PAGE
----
How have home offices evolved? Is this something which has become a staple part of a home redesign?
Yes, of course, now more and more people work from home. Either more is being spent on dedicated space for a study/home office or we are finding clever desking and filing solutions within a kitchen or living area. These can be folded up or away, or integrated into the room aesthetic.
What is your favourite residential project to date?
Working alongside Interior Designer, Charlotte Jackson of Nice Brew Design, we fitted out a very large basement extension, with a bar, bowling alley, wine cellar and entertaining space. It was a great project because the space was large but dark. The lighting and ambience of every element of this space was so crucial to it feeling comfortable and exciting. We worked with different textures, materials and even screens to bring the space to life.
Describe the most unusual project you have ever worked on.
A six-bedroom villa in the South of France. This presented huge challenges with exceptionally high ceilings, large doorways and an enormous amount of space to fill. We used over-sized proportions to make the rooms feel ‘right’.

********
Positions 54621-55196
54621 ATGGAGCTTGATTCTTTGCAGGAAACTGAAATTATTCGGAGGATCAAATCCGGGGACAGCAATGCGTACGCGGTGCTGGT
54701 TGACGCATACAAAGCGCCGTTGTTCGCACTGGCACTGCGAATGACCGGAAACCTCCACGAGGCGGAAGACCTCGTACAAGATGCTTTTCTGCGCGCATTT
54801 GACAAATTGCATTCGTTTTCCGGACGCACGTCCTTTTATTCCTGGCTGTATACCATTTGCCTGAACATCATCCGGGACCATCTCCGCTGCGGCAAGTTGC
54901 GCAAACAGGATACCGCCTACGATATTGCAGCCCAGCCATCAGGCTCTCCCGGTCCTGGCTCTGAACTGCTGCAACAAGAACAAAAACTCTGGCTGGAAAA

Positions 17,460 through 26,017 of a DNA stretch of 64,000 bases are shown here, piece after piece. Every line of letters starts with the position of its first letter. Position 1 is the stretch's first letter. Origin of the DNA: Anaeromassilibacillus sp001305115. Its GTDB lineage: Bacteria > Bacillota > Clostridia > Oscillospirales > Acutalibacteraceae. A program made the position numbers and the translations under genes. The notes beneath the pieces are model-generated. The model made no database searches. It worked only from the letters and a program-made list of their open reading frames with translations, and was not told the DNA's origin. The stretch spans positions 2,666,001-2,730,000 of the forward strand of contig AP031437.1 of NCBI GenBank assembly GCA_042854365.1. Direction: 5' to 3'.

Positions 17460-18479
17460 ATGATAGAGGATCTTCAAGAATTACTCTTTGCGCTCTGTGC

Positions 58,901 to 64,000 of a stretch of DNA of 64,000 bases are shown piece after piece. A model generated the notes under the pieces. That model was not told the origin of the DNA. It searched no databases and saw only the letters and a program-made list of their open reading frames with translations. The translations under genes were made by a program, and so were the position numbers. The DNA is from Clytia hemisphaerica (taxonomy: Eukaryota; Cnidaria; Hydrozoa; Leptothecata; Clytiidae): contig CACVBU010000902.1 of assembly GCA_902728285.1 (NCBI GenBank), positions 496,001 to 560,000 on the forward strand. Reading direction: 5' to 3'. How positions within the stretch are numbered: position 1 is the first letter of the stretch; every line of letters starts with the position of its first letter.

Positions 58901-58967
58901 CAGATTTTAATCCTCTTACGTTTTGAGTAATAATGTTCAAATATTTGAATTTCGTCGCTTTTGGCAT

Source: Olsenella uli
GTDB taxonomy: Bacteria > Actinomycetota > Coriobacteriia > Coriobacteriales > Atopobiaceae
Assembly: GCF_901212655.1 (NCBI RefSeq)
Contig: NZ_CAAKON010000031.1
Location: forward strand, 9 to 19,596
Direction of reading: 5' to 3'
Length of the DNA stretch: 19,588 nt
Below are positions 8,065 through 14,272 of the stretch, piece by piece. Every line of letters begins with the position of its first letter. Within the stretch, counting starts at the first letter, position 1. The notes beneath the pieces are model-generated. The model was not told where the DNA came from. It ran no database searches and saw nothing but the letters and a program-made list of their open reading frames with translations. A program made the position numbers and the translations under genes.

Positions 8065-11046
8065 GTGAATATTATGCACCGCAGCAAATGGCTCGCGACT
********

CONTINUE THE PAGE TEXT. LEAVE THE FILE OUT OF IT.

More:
Have you won any awards for your work?
Yes, many over the years, both for design and production. Most recently we were finalists for the SBID award for KBB design.
Who is your favourite (national/international) interior or furniture designer and why?
I have many. These include the mid-century designers, like Eames, Ludwig Mies van der Rohe, Le Corbusier and Frank Lloyd Wright. I’ve always admired their clean lines, economical use of shape and material, and the comfort they nonetheless provide. Having studied them during my degree, they have always been influential.
Are there any set goals for Mark Taylor Design for 2020 that you can reveal?
Watch this space!
Where do you see the future of design?
I think that’s an impossible question to answer! However, with so much emphasis on climate change, this will become a large part of how we move forward. Sustainable materials, economy in manufacturing, more British-made elements to avoid transport costs, are among the issues that will become more important. We are using eco-paint at the moment to decorate a refurbished 3 bedroom flat in London. We will recommend sustainable materials as often as we can.